Appeal of commission's decision to superior court is limited to determining whether or not commission's actions were, as a matter of law, arbitrary, capricious, or contrary to law; the court is not to substitute its judgment for that of the commission.

  • Massie v. Brown, 9 Wn. App. 601 (1973)- Commission's authority

    The commission lacked authority to place warrant server, part of municipal court, under control of commission.

  • Pleuss v. Seattle, 8 Wn. App. 133 (1972) - Appeal requirements/timeliness

    Failure to seek appeal within required limit precludes appeal to superior court. Resignation after discussion with attorney was voluntary.

  • Fridell v. Seattle Civil Service Commission, 4 Wn. App. 227 (1971) - Standing to contest appointment

    The court held that persons who are not entitled to or qualified for a particular civil service position do not have standing to contest appointment of a qualified person to fill the vacancy.

  • Wenatchee v. Berg, 1 Wn. App. 354 (1969) - Court's authority on appeal

    Holds that court reviewing decision of civil service commission is limited to determining whether removal of officer was made in good faith and for cause and without an abuse of discretion.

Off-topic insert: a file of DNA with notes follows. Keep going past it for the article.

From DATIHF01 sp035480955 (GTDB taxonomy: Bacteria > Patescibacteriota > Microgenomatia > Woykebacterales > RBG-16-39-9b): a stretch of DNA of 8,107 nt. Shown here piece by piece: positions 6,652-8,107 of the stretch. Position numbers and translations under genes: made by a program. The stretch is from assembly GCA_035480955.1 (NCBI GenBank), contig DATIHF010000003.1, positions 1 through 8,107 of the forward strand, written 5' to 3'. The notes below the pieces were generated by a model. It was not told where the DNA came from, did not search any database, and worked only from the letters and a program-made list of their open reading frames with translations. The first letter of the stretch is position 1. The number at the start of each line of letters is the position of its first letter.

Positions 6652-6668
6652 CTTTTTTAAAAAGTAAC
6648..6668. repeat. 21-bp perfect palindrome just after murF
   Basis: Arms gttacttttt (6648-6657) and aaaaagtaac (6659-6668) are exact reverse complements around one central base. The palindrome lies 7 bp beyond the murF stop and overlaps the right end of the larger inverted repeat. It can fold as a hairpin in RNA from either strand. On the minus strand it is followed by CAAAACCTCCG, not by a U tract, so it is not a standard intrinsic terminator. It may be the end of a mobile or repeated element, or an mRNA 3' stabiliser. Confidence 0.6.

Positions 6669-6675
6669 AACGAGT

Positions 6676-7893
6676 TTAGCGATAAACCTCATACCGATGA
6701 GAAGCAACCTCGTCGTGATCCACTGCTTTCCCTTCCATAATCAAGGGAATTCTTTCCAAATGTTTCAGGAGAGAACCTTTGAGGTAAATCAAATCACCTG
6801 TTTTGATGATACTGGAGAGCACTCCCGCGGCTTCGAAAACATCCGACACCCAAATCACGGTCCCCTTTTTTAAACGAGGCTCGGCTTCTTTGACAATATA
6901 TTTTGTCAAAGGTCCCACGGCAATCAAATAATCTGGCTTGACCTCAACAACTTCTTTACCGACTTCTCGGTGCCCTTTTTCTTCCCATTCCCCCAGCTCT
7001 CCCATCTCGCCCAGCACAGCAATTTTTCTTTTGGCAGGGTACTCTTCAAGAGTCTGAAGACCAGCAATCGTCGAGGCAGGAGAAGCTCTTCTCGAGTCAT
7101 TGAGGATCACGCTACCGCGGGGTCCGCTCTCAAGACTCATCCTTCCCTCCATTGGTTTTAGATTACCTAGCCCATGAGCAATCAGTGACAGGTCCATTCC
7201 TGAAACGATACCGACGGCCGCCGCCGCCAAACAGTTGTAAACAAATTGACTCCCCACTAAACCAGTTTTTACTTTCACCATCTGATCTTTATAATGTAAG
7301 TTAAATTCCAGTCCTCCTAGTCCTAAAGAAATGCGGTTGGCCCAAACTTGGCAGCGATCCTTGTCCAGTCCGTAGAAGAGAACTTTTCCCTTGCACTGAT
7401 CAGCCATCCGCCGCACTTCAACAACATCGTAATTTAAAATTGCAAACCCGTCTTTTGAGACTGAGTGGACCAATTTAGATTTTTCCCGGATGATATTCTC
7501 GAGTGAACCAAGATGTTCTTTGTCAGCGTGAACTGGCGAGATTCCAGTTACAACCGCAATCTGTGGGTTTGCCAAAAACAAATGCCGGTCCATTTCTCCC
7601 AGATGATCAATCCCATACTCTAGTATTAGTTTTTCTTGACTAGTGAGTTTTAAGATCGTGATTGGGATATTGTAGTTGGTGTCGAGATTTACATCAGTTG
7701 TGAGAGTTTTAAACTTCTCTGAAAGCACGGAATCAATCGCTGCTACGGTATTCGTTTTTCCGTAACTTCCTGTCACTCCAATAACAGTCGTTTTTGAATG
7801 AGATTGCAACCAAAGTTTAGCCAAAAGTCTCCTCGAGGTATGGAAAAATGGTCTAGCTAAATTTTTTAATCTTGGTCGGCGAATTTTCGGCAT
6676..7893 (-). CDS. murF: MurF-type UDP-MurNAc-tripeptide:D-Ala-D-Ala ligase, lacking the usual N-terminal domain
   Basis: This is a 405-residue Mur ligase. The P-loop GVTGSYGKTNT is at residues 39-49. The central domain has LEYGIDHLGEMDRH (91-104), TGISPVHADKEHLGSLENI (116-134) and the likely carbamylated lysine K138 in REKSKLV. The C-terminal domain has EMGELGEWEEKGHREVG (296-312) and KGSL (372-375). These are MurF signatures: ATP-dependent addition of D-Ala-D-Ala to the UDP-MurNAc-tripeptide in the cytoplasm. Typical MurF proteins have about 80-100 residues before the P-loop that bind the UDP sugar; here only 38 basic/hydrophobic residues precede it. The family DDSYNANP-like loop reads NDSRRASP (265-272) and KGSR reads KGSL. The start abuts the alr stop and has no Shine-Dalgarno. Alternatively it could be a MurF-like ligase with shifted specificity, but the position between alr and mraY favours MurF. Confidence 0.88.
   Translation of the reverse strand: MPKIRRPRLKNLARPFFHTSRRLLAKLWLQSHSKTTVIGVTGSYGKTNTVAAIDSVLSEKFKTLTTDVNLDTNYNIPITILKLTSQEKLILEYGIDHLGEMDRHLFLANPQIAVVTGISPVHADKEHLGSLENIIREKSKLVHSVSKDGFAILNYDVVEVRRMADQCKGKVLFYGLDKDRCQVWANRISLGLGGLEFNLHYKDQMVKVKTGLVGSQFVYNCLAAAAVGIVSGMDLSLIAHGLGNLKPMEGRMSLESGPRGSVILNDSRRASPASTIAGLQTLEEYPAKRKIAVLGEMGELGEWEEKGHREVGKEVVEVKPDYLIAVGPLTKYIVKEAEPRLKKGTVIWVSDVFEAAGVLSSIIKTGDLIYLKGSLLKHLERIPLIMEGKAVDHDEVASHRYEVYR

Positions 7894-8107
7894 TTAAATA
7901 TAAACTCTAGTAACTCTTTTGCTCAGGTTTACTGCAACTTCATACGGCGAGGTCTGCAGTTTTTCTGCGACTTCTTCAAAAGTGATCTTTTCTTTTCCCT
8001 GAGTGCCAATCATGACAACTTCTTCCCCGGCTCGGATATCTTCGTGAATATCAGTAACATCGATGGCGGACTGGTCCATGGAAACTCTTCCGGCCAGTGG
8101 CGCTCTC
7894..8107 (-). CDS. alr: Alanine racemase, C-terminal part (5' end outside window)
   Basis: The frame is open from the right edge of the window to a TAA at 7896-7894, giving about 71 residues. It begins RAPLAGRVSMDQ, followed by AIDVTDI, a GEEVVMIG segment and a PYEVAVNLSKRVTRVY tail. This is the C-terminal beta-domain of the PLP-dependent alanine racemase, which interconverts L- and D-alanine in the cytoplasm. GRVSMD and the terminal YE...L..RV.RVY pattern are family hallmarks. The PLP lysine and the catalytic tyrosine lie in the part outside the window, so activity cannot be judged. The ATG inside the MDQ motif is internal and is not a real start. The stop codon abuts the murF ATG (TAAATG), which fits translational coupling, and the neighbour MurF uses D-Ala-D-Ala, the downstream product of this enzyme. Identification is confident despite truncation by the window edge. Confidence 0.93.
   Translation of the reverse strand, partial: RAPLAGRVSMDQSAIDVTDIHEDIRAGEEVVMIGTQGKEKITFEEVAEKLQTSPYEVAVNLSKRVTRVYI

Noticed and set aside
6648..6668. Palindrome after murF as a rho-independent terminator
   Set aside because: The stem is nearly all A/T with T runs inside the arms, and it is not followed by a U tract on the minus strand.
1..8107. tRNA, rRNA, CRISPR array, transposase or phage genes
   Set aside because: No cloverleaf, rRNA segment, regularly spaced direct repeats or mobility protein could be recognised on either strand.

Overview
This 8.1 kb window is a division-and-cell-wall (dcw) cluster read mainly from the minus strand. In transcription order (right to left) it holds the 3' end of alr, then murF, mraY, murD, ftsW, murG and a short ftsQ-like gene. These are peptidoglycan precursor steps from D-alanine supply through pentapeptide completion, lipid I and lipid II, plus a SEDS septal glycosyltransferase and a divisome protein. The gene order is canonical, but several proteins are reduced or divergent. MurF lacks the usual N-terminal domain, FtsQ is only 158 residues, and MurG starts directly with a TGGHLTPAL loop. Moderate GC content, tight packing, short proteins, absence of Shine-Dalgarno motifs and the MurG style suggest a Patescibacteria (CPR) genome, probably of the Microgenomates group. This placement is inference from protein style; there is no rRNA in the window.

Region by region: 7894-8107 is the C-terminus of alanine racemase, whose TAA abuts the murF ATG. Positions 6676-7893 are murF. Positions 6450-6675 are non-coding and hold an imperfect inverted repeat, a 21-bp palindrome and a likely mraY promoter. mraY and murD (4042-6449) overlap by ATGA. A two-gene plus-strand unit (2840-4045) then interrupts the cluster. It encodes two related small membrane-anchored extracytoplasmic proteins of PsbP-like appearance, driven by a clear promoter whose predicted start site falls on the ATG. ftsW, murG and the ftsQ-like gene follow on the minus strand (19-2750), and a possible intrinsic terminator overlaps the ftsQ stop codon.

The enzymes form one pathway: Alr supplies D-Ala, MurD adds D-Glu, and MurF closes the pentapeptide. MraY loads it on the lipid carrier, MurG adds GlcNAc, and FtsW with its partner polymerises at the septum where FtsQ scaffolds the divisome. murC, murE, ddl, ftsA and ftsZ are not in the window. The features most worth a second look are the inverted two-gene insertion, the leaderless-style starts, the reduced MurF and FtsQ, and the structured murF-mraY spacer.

Attorney General Opinions

  • AGO 1991 No. 27 - RCW 41.14.260 provides that a city police officer transferring to a county sheriff's office pursuant to RCW 41.14.250 shall have the same rights, benefits and privileges as the officer would have been entitled to if the officer had been a member of the sheriff's office since the beginning of the officer's employment with the city. Pursuant to this statute, the officer's seniority is determined by the date of the officer's original hire with the city.
  • AGO 1989 No. 20 - Because of RCW 41.08.040 and RCW 41.12.040, the secretary/chief examiner of a civil service commission created under chapter 41.08 or chapter 41.12 RCW must be either an existing employee of the city or a city resident; these provisions were left undisturbed when the current versions of RCW 41.08.075 and 41.12.075 were enacted.